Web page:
The Community Security Trust (CST) has published a report finding a 10 per cent increase in reported antisemitism (892 incidents) in the first half of this year, as compared with the same period in 2018. This sets a new record for the highest number of antisemitic incidents in this time-frame. These are alarming news for anyone concerned about racism and hate, particularly as the statistics do not account for those incidents that have not been reported. According to a 2018 survey, around three-quarters of Jews in the UK who had faced antisemitism in the last five years did not report it.
Today CST released the Antisemitic Incidents Report January-June 2019. Follow #AntisemitismIn2019 for more information on the record high that CST has recorded https://t.co/Hgz77ITkkH pic.twitter.com/8p2HIgHGva
— CST (@CST_UK) August 1, 2019
The report also found a 46 per cent increase in antisemitic incidents on social media from 221 in the first six months of 2018 to 323 in the first half of 2019. This is suggested to be the likeliest cause of the overall rise in antisemitism for that period. However, even this may understate the issue, as social media incidents will normally involve a burst of possibly thousands of posts in a very short time-frame, but only be reported as one incident.
The National Police Chiefs’ Council Lead for Hate Crime, Assistant Chief Constable Mark Hamilton commented: “It can never be acceptable to abuse someone because of their ethnicity or religion, but we see that there are still far too many in our society who are prepared to act illegally, fuelled by global events, divisions in our own society or by bigoted ideologies.”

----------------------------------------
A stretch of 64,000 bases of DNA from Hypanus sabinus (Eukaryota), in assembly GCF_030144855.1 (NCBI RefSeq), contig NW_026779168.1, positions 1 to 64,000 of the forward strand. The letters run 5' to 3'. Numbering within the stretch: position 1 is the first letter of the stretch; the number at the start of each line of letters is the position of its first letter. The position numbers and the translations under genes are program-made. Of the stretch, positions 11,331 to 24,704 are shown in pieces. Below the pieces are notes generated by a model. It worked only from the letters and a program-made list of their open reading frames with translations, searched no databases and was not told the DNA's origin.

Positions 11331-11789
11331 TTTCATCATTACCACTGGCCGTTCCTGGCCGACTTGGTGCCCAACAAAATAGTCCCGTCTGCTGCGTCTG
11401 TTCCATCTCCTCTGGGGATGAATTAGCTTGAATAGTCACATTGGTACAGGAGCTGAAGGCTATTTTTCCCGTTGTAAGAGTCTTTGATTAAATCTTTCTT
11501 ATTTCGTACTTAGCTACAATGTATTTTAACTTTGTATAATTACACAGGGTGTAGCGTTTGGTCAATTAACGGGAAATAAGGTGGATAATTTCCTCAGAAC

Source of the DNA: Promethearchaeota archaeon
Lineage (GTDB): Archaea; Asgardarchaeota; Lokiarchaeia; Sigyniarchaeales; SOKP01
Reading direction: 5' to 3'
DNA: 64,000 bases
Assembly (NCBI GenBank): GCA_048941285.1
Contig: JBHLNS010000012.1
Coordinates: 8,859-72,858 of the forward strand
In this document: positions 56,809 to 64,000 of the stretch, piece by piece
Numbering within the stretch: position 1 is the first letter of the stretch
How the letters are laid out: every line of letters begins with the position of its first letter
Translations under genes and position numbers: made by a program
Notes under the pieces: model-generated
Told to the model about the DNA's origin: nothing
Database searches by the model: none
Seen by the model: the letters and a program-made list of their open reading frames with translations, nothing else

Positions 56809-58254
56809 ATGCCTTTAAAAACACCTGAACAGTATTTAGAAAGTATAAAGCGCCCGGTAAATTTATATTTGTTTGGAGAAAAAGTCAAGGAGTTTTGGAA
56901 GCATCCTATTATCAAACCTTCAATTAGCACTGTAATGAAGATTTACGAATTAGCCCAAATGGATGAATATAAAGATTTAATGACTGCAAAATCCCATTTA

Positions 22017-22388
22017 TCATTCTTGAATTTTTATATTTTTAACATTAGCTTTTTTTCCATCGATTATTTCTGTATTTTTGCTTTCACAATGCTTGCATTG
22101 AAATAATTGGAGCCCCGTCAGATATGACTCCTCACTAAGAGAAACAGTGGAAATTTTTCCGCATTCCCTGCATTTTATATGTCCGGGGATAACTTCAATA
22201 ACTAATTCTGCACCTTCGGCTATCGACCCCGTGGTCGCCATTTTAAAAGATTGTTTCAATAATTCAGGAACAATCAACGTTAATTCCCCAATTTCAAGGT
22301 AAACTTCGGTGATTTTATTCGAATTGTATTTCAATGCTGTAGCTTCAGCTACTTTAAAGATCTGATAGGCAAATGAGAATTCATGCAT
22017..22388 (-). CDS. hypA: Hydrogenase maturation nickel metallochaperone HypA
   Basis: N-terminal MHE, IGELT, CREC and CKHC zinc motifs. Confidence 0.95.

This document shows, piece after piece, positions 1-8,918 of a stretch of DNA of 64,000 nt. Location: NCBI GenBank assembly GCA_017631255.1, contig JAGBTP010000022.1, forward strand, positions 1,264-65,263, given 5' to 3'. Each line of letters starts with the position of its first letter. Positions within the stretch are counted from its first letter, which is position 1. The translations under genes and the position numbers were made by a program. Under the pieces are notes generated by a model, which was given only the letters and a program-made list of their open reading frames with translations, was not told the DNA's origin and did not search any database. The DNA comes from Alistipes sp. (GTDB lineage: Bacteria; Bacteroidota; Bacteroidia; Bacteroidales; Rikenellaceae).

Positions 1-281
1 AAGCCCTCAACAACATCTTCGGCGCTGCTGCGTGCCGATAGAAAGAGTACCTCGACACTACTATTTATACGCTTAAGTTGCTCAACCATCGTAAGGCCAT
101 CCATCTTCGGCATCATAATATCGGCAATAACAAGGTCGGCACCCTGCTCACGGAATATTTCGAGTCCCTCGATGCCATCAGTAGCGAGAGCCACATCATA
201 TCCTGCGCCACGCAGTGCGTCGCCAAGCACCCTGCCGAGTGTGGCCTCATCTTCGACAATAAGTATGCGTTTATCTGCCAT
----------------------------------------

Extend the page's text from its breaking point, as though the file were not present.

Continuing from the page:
Essential that we continue to confront antisemitism and hatred wherever it occurs & apply the lessons from the Holocaust. So many families are touched in some way by the horror of where this can lead – including my own. @CohenJust @Telegraph https://t.co/QD1rK95O61
— James Brokenshire (@JBrokenshire) August 4, 2019
René Cassin has been campaigning against hate crime. For example, last year, we made a submission to the All-Party Parliamentary Group (APPG) on Hate Crime. In the submission, we highlighted growing hate crime against Jewish and Gypsy, Roma and Traveller communities and stated that community organisations can play an extremely important role in increasing community cohesion, by sharing their resources and expertise with other targeted communities, and standing in solidarity with one another to fight isolation and marginalisation. Cohesion is necessary to prevent further division. David Delew, CST Chief Executive is quoted in the CST report as saying, “It will take people of all communities and backgrounds standing together to turn this tide of hate around.”
We are currently working with the Traveller Movement to develop a new anti-hate crime project aimed at challenging abusive or inflammatory speech and countering this with acts of inclusivity and openness.
We will be launching the campaign in Parliament on Wednesday 16th October 5-7pm. More details to follow!